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Bean v. Maldonado

United States District Court, E.D. Wisconsin

December 3, 2019

DEVON BEAN, Plaintiffs,
v.
ERIK MALDONADO, et al., Defendants.

          ORDER DISMISSING CASE FOR FAILURE TO DILIGENTLY PURSUE IT UNDER CIVIL LOCAL RULE 41(C)

          HON. PAMELA PEPPER CHIEF UNITED STATES DISTRICT JUDGE.

         On July 1, 2019, the plaintiff, representing himself, filed a civil complaint, dkt. no. 1, and a motion for leave to proceed without prepaying the filing fee, dkt. no. 2. The Prison Litigation Reform Act (PLRA) applies to this case because the plaintiff was incarcerated when he filed his complaint.

         The plaintiff signed his complaint “Devon L. Bean, ” and listed a prisoner ID number of 1000232 and his address as the Dodge County Detention Center. Dkt. No. 1 at 7. The same day that it received the complaint, the clerk's office mailed the plaintiff a letter informing him that before the court would consider his motion, he had to file a certified copy of his institutional trust account statement for the six months preceding the date he filed his complaint. Dkt. No. 3. The clerk's office warned the plaintiff that failure to comply could result in dismissal of the case. Id.

         On July 11, 2019, the court received from the plaintiff a document titled “Inmate Balance History Report-Simple, ” created on July 7, 2019 and showing that the previous day-July 6, 2019-the plaintiff had received a deposit of $175. Dkt. No. 5. This document didn't tell the court anything about how long the plaintiff had been incarcerated, or how much money he'd received or spent over the six months prior to the date on which he filed his complaint (that is, between January and June 2019).

         The next day-July 12, 2019-the clerk's office sent the plaintiff a second letter, addressed to him at the Dodge County Detention Center. Dkt. No. 5-1. The letter explained to the plaintiff that he had to file a trust account statement for the period January through June 2019, and that if he'd been incarcerated for less than six months, he needed to provide a statement covering the months he'd been incarcerated. Id. Seven days later, the court received a notice from the plaintiff that he'd been transferred from Dodge to the Federal Correctional Institution at Oxford, Wisconsin. Dkt. No. 6. Two days after that, the clerk's office's second letter was returned to the court as undeliverable. Dkt. No. 7.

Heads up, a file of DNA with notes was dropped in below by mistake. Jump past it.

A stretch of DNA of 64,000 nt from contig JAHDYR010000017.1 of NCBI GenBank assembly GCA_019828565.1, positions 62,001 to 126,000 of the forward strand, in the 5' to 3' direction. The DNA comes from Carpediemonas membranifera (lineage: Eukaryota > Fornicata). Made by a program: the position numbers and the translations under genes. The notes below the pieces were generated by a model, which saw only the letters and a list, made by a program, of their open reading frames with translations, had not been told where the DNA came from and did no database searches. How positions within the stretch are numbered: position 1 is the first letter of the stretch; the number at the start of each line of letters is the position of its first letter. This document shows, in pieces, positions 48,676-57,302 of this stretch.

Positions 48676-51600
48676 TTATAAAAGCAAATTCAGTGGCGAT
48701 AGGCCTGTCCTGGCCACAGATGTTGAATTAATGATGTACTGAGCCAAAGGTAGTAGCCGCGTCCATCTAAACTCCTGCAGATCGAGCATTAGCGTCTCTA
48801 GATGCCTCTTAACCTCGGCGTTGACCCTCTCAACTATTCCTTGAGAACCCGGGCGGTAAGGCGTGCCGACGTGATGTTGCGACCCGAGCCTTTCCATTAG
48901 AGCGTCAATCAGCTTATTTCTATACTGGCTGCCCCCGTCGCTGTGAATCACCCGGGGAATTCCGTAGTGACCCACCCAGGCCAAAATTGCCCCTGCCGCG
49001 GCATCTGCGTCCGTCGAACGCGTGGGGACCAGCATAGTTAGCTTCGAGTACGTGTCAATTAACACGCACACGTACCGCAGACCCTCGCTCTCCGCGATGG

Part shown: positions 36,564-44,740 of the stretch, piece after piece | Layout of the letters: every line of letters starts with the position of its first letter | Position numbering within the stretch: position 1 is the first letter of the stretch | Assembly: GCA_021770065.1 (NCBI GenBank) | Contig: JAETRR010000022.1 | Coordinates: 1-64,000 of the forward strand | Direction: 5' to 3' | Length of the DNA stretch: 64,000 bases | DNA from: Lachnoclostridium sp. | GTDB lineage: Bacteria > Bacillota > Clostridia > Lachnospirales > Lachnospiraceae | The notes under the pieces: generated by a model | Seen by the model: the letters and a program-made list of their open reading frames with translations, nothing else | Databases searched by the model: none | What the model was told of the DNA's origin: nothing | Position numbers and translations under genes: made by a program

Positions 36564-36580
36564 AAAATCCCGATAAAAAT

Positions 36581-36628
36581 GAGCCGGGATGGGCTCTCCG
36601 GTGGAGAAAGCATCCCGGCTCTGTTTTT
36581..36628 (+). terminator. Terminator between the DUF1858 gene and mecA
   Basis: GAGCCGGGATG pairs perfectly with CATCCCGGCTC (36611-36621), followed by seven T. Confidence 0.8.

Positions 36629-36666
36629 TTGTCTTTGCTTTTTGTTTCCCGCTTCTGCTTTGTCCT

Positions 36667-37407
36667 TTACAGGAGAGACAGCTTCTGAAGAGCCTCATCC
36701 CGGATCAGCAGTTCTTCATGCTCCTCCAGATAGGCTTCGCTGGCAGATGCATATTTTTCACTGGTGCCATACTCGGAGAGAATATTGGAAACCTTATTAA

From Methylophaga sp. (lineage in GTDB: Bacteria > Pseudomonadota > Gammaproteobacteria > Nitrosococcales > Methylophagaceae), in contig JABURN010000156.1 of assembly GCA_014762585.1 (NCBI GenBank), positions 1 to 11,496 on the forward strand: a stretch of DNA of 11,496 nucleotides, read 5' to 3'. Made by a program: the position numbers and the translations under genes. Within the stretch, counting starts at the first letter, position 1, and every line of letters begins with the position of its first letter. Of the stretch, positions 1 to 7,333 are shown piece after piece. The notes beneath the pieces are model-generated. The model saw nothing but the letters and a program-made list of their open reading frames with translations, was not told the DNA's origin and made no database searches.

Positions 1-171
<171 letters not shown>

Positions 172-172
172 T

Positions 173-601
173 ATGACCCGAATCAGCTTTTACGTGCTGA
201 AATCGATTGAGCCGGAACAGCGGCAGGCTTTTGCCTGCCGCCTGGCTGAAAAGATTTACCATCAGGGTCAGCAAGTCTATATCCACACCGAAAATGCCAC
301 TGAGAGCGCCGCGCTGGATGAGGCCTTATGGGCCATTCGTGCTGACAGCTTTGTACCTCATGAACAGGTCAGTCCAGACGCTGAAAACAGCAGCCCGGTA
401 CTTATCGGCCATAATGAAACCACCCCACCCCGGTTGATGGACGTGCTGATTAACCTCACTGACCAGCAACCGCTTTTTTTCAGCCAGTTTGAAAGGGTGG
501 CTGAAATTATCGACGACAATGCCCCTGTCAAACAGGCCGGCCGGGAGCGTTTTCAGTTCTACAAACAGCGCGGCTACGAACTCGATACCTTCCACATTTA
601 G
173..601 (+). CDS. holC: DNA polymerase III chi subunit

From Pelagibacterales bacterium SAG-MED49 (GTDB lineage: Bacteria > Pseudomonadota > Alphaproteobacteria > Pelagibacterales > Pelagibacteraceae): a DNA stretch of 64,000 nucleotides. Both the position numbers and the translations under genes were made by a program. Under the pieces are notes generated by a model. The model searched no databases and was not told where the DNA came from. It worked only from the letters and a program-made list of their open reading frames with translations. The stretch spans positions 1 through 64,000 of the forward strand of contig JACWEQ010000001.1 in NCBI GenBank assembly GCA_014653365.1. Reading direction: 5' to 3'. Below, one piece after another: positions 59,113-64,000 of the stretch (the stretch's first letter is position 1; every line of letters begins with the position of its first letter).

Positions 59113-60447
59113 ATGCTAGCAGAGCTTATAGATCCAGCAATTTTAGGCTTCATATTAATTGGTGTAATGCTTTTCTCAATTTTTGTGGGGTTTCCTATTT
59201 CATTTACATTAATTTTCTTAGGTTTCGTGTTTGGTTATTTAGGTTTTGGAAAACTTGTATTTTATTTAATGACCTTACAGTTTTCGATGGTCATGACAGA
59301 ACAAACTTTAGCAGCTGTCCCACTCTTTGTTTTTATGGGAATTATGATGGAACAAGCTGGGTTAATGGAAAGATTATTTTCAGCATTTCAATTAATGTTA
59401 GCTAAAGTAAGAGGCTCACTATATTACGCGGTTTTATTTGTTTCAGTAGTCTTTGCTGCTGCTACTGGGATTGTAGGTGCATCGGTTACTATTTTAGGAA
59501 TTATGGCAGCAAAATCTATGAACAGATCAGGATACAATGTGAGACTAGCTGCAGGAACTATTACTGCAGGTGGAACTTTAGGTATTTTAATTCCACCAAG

On August 2, 2019, the court received from the plaintiff a partial account balance from FCI Oxford, showing his trust account activity for the month of July 2019. Dkt. No. 8. For the third time, the clerk's office instructed the plaintiff that he had to submit a trust account statement that covered the preceding six months. Dkt. No. 9. The letter advised the plaintiff to provide statements from the Milwaukee County Jail and from Oxford (it didn't mention Dodge). Id. That letter was mailed to the plaintiff at Oxford on August 5, 2019. Id. The court has not heard from the plaintiff since it received the August 2, 2019 partial account balance.

         The court notes that the plaintiff had a federal criminal case before another judge in this district, United States v. Bean, 15-cr-146-LA. Records from that case show that as of December 28, 2018, the plaintiff was in the Milwaukee County Jail, held on a $3, 500 cash bail. Id. at Dkt. No. 98. As of May 28, 2019, the plaintiff was in the Milwaukee County Jail because of a federal detainer. Id. at Dkt. No. 106. He had been held on that detainer since January of 2019. Id. at Dkt. No. 108 at 2. On June 25, 2019, Judge Lynn Adelman revoked the plaintiff's supervised release and sentenced him to serve nine months in custody with no supervised release to follow. Id. at Dkt. No. 109. Judge Adelman remanded the plaintiff to the custody of the U.S. Marshal on that date. Id. It appears, then, that the plaintiff was in the Milwaukee County Jail from January 2019 through at least the end of June and then in Dodge County Detention Center until he was designated to FCI Oxford. The plaintiff had been in custody (albeit at two different facilities) for the entire six months prior to the date he filed his complaint, and should have filed trust account statements covering that period. He has not done so.

         In addition, the plaintiff was released from Oxford on September 24, 2019, according to the Bureau of Prisons inmate locator web site. https://www.bop.gov/inmateloc/. He has not provided the court with a new address. The plaintiff also has filed a petition for habeas corpus, Bean v. Lucas, No. 19-cv-738-pp, and has not provided a trust account statement or advised the court of his new address in that case.

         It has been five months since the plaintiff filed this complaint. He has not provided the required trust account information. He has not advised the court of his current address, despite being released over two months ago. The court concludes from these facts that the plaintiff does not wish to continue with this case. Under Civil L.R. 41(c), “[w]henever it appears to the Court that the plaintiff is not diligently prosecuting the action . . ., the court may enter an order of dismissal with or without prejudice. Any affected party may petition for reinstatement of the action within 21 days.”

         The court ORDERS that this case is DISMISSED WITHOUT PREJUDICE for failure to diligently pursue it under Civil L.R. 41(c). The plaintiff may ask the court to reinstate his case if he ...


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